The case of Safetynet Security Limited v Coppage highlights that it is very important to make sure that covenants are tailored appropriately to the role in question and the context of the covenant. In the Patsystems case, the failing was having a covenant that was inappropriate for the level of employee as it could only really be justified for a more senior employee. In Safetynet, the High Court enforced a very wide six month non-solicitation of customers and clients covenant. The covenant applied to anyone who was a customer or client during the individual’s employment. The court said that this covenant was reasonable, given the very high level of seniority of the individual and his integral role within the organisation (customers saw him as the “face” of Safetynet) and the small size of the organisation’s client base. If Safetynet had not had such a small client base or Mr Coppage had not been so senior, it is likely that this covenant would not be enforceable. The key point to take from this decision is that employers should not adopt a one-size-fits-all approach and should look at and tailor the covenant in the context of both the specific individual and the organisation itself. This will be important when an individual is promoted, particularly if their role is changing significantly.
When promoting an employee, it is important not to forget to update their employment contract to reflect their increased seniority. This was highlighted in the case of Ranson v Customer Systems plc, a case in which a senior employee’s short and very basic contract had not been updated since his early days with the Company. Mr Ranson wanted to leave and go into competition and had two meetings with business contacts before he left. The main part of the employer’s claim was whether Mr Ranson was in breach of any fiduciary duties due to his senior position. The Court of Appeal held that for a non-director, fiduciary duties only exist if they are expressly set out in the contract of employment or are generally consistent with the contract’s other terms. In the Ranson case, the contract did not contain any express terms or terms generally consistent with fiduciary duties, and therefore the employer could not rely on a breach of fiduciary duties by Mr Ranson. It is therefore imperative that when promoting an employee to a senior position, employers make sure that they are put onto a contract which contains express reporting obligations on employees to report all matters of concern to the employer and impose any other necessary contractual obligations equivalent to fiduciary duties.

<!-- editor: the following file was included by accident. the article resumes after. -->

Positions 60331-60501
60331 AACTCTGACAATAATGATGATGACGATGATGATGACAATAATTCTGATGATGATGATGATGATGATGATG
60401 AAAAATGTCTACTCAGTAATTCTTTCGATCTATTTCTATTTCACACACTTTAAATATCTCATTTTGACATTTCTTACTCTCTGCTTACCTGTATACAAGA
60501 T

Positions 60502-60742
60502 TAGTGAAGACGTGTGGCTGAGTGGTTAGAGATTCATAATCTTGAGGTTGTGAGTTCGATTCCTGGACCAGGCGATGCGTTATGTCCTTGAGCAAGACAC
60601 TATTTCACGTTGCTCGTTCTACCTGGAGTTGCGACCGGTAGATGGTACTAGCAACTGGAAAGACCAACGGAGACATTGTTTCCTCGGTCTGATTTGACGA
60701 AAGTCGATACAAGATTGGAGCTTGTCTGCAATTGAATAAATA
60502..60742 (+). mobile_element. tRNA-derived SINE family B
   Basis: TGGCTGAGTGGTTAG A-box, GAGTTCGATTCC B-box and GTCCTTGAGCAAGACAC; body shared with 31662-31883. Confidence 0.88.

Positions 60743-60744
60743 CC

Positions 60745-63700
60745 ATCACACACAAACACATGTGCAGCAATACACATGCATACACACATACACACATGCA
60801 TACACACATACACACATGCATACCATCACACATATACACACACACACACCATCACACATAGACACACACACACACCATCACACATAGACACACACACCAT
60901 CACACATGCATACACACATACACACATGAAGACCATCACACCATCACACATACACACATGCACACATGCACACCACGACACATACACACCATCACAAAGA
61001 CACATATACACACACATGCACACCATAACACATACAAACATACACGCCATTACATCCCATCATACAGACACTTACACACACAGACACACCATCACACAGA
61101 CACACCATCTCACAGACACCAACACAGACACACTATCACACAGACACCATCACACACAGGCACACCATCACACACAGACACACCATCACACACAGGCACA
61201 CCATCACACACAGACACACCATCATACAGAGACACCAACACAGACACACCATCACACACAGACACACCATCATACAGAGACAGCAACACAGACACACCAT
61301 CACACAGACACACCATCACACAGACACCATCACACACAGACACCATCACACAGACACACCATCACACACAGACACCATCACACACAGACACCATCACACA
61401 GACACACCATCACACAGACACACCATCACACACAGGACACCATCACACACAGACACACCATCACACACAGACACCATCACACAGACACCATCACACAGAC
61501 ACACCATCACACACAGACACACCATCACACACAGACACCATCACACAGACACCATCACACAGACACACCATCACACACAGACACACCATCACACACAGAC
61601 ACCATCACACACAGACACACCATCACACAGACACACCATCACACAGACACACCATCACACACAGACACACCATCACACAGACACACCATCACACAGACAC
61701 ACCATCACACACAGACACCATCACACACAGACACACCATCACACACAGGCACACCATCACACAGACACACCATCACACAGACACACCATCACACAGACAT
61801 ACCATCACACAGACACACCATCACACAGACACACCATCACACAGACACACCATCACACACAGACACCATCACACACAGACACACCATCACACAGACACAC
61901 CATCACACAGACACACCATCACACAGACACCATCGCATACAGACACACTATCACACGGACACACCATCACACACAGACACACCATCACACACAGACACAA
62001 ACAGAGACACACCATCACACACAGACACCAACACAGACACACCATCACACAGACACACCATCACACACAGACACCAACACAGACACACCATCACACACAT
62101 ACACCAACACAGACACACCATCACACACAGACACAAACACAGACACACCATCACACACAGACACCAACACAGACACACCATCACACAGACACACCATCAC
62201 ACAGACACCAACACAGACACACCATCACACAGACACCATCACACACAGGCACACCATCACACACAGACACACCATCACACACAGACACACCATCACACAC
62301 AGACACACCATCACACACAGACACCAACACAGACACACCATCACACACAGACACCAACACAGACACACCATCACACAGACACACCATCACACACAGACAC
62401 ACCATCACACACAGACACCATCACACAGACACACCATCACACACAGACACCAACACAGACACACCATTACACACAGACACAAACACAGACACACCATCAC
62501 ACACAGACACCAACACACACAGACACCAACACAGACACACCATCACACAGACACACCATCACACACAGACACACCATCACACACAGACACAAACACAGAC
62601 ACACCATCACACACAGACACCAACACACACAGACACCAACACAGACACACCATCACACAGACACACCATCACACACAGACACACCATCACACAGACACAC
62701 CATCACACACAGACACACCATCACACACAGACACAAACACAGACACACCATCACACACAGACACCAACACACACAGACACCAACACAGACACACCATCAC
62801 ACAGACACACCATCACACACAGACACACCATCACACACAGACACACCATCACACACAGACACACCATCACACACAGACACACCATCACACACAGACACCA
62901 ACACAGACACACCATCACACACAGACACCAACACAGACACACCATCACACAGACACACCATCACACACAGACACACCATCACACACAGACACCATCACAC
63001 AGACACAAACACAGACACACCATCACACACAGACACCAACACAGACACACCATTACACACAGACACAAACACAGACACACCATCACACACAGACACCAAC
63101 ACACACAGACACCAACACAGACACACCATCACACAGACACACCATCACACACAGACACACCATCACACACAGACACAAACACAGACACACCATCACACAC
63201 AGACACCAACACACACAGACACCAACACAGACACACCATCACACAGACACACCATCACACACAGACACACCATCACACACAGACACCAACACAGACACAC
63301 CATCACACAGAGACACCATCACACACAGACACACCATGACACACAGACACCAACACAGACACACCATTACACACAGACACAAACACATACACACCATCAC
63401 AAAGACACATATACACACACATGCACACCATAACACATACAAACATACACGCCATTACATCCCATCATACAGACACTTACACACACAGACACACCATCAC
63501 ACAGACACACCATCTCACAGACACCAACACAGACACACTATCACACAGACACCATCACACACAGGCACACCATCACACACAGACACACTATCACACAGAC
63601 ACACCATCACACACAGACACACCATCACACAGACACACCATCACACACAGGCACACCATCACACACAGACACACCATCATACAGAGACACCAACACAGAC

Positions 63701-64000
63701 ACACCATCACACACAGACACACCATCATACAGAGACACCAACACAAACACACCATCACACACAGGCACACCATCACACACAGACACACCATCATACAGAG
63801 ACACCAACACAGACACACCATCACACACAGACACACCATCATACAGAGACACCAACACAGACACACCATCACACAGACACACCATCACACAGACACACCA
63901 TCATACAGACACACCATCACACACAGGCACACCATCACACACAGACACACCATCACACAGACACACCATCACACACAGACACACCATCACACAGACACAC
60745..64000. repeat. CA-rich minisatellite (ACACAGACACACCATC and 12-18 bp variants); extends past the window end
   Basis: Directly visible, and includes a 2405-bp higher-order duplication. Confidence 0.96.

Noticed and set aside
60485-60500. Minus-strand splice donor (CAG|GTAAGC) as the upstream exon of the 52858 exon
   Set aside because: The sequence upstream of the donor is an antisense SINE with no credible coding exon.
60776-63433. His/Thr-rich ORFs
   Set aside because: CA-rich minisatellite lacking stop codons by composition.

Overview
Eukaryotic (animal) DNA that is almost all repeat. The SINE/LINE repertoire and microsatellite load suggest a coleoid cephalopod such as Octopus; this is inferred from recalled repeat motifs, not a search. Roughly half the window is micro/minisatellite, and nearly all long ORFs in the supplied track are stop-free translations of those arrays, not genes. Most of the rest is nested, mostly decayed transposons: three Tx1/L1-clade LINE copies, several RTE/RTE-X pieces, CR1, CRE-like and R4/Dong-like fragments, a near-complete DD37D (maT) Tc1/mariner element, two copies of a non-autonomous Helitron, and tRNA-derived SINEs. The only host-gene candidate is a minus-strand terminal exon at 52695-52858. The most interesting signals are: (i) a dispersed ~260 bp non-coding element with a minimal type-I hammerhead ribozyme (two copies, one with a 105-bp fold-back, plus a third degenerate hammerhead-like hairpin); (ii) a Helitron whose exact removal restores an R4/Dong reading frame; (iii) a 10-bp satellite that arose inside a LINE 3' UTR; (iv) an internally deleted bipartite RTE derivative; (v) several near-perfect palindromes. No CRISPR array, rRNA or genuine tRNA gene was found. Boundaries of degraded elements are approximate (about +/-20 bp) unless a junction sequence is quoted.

Taking these recent decisions together, we would advise that when employees are promoted, (particularly if they are being promoted to a senior position), their contract is carefully checked to make sure that it contains the relevant obligations for their level. We strongly advise that employers check the employee’s covenants to ensure that they are suitable for their role and that their covenants are, at the very least, expressly renewed in the promotion letter. If a critical employee is being promoted and post-termination restrictions are crucial, employers should consider entering into a new contract with the employee. Although often employers will want to avoid re-issuing contracts or issuing brand new ones, the combined effects of these three cases, and particularly Ranson and Patsystems, is to increase the number of occasions when this will be necessary.